By Mark Staples
When Ruth F. Doty received her Master of Divinity degree May 23 from
The Lutheran Theological Seminary at Philadelphia, it was a culmination
of a 14-year scholarly journey at the seminary.
Doty, a member of Holy Spirit Lutheran Church in Emmaus, Pa., and a resident
of Wescosville, blurted to her mother at the age of seven that she wanted
to be a pastor. Her brother was already on track to becoming a pastor.
So Doty was rather surprised when her mother then told her she couldn’t
become one “because they aren’t letting women become pastors
in the Lutheran Church.” It was then 1955, more than 15 years before
Lutherans began ordaining women.
Doty at her tender age had been reading from her first Bible, a gift
to Sunday school children from the American Bible Society, and had studied
a provided ABS help entitled “Where in the Bible it says things,” Doty
recalls. “I asked my mother where in the Bible does it say a woman
can’t be a pastor? She couldn’t give me an answer.”
So Doty went on with her studies at a Christian day elementary school
and excelled at Hunter College High School in Manhattan, a school for
gifted youth. A vicar from her Lutheran Church-Missouri Synod congregation
took her on a field trip to Union Theological Seminary in New York City
and encouraged her to consider studying at Valparaiso University in Indiana.
The notion of studying theology wouldn’t leave her alone. So at
Valparaiso’s honors college, where she was encouraged to create
her own major, she chose a concentration in sociology, psychology and
theology. As she completed her Valparaiso studies, a professor suggested
she attend the University of Chicago Divinity School, mentioning that
now some Lutheran churches were beginning to ordain women.
“But I wasn’t sure I was being called to pastoral ministry at that
time,” Doty says. "And I didn’t see myself as one of
those persons on the front lines of the first women being ordained.” So
Doty began earning a Master of Family Life Education degree at Purdue
University. She met and married husband Richard, also a Purdue student,
who was studying to be a nuclear physicist. She completed an internship
in marriage counseling in connection with the University of Pennsylvania.
Later, Ruth and Richard moved to Florence, Ala., where Richard worked
as a physicist and Doty served as a marriage and family therapist for
a counseling center.
But the call for church involvement still burned within her. She and
her husband served as youth advisors for two neighborhood congregations
in Alabama. When her husband decided in 1984 to pursue a new career option
in Allentown, Pa., Ruth concentrated on being a mom for a while to sons
Matthew, now 28 and a physicist on the West Coast, and Jonathan, 25,
now a middle school teacher in Maine.
In 1990, Ruth decided to take up her studies again, observing that Muhlenberg
College in Allentown was a setting for an LTSP course offering, “An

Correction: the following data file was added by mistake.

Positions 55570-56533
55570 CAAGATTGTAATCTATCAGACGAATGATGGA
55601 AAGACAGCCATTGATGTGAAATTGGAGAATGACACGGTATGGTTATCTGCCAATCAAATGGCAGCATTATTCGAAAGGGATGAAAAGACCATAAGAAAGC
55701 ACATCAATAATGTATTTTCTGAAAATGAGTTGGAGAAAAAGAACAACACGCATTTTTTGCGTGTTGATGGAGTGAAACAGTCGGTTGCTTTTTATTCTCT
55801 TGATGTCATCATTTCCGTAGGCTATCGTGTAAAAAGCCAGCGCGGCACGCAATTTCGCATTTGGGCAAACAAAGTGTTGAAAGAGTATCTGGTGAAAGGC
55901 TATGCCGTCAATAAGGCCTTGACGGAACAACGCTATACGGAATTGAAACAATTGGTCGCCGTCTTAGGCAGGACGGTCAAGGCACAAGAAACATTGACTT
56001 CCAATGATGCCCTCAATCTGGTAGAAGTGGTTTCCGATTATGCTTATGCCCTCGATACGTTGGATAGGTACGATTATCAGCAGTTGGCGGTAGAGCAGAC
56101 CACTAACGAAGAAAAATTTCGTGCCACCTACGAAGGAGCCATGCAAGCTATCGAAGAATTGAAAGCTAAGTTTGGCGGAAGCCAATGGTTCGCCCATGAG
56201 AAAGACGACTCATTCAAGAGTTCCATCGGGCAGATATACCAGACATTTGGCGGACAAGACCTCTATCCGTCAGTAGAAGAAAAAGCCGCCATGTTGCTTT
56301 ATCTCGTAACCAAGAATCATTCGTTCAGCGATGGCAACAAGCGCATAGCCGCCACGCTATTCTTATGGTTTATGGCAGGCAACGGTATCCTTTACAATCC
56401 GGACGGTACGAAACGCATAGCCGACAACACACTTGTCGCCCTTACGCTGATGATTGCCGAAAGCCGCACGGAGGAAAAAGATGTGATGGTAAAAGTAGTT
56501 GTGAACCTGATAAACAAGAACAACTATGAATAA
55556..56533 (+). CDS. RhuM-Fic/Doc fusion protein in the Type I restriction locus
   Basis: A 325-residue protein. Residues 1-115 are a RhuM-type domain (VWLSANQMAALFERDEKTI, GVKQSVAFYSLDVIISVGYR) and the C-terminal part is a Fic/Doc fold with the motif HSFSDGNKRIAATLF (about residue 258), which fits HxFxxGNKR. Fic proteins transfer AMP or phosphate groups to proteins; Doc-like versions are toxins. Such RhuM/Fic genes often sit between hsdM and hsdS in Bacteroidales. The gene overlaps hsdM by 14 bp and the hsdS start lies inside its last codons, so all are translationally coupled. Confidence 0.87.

Introduction to Theology.” She took one and sometimes two courses
a semester during her degree pursuit, some at Moravian College, some
in Philadelphia. The teachers included the Rev. Dr. Timothy Wengert,
now the Ministerium of Pennsylvania Professor of Church History; the
Rev. Dr. Philip D. W. Krey, now president of the seminary and the Ministerium
of New York Professor of Early Church History, and Dr. Faith Rohrbaugh,
former LTSP dean who recently retired as president of Saskatoon Seminary
She decided fairly early in the process to declare that she was a candidate
for the Master of Divinity degree, which could lead to ordination. “But
to be honest, I wasn’t sure at that point I was being called to
the ordained ministry. But I also made myself answer the question, why
not go toward that goal?”
Doty said she had a strong belief in ministry of daily life “and
that whatever you do in the church as a lay person is ministry. For some,
the call to ordained ministry is a direct, clear process. For me it has
been a lengthy one that unfolds gradually.” During her years as
a seminarian she continued in her marriage and family therapy practice
as time permitted. Other ministry chapters she has engaged in over those
years have included serving as a youth advisor, participating in a work
camp ministry in Starks, Maine, with the youth of her congregation, Holy
Spirit, Emmaus, and doing counseling for troubled pastors and congregations
through the Church Renewal Center, a program that once was housed at
Allentown’s Good Shepherd Home and Rehabilitation Hospital. “If
that center were still running today I might have continued in that ministry,” Doty
speculates. But the program closed. Greater clarity about a call to ordained
ministry, however, came to her as she took on a fieldwork assignment
with Pastor Grace Olson of St. John Lutheran Church, Easton, Pa. And
the call became clearer this year as she worked on internship at St.
John Lutheran Church, Sinking Spring, Pa., with Pastor Harry Bohn.
During her seminary years she grew to deeply appreciate the quality of
the teaching she received in seminary but candidly admits she missed
the community support and life that would have been possible at the seminary
had she not been commuting so great a distance.
“My husband deserves a lot of credit for all the support he has given
me through this lengthy journey of mine,” she says. Once her internship
is complete, Doty hopes to become part of a team ministry in a congregation. “I
don’t see myself as the sole pastor in a congregation,” she
says. Where she could be assigned is likely to become clear during the
next year or so, she believes.